In additional to her faculty role, Tracey has facilitated numerous leadership workshops in the US and the UK and consulted with individuals and organizations on a wide range of leadership issues. Her research has been published in Women in Management Review, the American Psychologist, the Journal of Leadership and Organizational Studies, and the Journal of Leadership Education. However, she mainly thinks of herself as a bridge-builder, translating scientific research so that others can apply it to make a positive difference in their contexts.

Barb long bio

Barbara Schmeckpeper Ph.D.

Barb is the happy grandmother of two nature-loving children, Volunteer Coordinator, Chesapeake Bay Environmental Center (CBEC) and Legacy Leadership Institute for the Environment (LLIE), HoLLIE Steering Committee and Coordinator.  She is a retired molecular biologist who spent the majority of her career on the faculty of Johns Hopkins University School of Medicine.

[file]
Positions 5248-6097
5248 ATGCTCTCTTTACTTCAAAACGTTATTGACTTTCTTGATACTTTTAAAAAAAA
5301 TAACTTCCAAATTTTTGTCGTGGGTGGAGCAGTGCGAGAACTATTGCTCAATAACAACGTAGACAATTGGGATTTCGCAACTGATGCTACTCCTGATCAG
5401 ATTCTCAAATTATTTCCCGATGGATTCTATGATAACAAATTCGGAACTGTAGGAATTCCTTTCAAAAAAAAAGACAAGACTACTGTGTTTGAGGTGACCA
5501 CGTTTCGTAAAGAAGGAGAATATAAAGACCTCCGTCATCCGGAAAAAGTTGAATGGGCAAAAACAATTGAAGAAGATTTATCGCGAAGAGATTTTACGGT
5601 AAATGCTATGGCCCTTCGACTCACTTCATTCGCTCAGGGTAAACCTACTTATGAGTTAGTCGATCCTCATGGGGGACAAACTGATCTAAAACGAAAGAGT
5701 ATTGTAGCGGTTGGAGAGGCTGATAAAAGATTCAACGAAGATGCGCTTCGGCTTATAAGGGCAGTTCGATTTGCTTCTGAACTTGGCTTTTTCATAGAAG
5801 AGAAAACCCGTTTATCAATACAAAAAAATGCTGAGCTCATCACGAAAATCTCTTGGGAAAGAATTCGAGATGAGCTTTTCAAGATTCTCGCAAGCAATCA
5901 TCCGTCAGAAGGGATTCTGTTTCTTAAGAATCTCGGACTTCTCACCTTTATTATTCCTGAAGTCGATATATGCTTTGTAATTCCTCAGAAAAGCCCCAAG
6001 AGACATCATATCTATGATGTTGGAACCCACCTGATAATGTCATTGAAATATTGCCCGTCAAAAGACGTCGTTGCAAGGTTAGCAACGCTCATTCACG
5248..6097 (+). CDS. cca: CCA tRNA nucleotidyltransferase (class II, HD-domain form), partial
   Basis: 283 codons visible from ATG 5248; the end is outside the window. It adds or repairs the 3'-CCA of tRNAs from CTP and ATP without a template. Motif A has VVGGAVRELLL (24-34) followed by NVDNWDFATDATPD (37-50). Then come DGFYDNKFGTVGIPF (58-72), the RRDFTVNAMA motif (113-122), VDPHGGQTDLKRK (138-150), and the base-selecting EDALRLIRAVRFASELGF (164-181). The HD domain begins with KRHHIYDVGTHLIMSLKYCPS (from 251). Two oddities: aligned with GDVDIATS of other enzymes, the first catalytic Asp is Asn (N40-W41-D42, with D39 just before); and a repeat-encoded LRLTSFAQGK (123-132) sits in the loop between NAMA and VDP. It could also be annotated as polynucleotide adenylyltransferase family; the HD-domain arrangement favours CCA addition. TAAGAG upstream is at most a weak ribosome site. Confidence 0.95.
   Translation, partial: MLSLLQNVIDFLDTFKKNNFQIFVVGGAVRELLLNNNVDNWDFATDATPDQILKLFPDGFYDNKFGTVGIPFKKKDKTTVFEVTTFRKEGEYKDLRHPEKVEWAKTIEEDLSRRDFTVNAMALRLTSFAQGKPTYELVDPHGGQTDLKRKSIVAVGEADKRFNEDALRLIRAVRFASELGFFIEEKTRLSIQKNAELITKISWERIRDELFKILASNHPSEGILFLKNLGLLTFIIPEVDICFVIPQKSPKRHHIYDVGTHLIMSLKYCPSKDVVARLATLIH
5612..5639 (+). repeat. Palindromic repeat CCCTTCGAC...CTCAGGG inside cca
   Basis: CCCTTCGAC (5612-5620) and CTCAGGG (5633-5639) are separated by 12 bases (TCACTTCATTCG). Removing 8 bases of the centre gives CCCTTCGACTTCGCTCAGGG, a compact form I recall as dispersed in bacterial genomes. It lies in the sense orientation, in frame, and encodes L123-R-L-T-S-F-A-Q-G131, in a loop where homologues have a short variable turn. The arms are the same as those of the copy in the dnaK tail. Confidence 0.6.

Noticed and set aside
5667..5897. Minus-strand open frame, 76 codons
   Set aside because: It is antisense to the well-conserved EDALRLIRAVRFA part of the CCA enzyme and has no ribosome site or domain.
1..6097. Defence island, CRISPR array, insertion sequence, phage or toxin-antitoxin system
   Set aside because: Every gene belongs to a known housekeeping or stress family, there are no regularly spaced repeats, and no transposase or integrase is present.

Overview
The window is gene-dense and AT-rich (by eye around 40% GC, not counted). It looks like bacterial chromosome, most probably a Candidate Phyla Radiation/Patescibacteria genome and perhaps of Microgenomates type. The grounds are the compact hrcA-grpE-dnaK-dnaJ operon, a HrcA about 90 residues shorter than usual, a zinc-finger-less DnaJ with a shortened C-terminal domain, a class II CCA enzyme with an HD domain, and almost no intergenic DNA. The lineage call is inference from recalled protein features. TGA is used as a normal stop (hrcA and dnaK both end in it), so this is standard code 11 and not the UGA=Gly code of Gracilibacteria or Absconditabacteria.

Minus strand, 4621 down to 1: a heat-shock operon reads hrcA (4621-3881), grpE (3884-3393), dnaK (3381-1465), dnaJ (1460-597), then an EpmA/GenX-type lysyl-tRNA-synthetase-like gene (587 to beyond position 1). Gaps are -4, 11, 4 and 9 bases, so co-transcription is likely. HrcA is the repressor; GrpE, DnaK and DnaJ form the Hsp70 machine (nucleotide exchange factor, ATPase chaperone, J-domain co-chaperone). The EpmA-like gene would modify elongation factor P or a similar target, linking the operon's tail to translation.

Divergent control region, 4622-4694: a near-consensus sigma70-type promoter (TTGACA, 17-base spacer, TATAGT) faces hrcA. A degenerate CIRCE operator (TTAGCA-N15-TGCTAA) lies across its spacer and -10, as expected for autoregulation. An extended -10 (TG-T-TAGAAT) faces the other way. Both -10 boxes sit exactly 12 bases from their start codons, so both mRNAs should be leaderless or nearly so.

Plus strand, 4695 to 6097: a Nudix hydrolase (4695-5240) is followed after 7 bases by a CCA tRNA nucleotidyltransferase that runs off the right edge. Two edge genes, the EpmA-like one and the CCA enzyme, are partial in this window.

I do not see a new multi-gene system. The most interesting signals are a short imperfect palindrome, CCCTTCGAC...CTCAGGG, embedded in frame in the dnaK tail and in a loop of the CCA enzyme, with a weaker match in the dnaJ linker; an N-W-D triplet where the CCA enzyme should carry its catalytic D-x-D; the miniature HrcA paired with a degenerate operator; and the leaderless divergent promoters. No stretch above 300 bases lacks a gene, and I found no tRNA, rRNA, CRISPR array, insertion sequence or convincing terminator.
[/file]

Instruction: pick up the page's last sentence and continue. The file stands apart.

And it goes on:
Barb has over 30 years of work experience in academic basic research (Human Genetics) and directing clinical histocompatibility testing (tissue typing) using molecular biological techniques, at Johns Hopkins University School of Medicine  and the American Red Cross National Histocompatibility Laboratory; experience in large collaborative projects with the National Marrow Donor Program; 30 + peer-reviewed publications.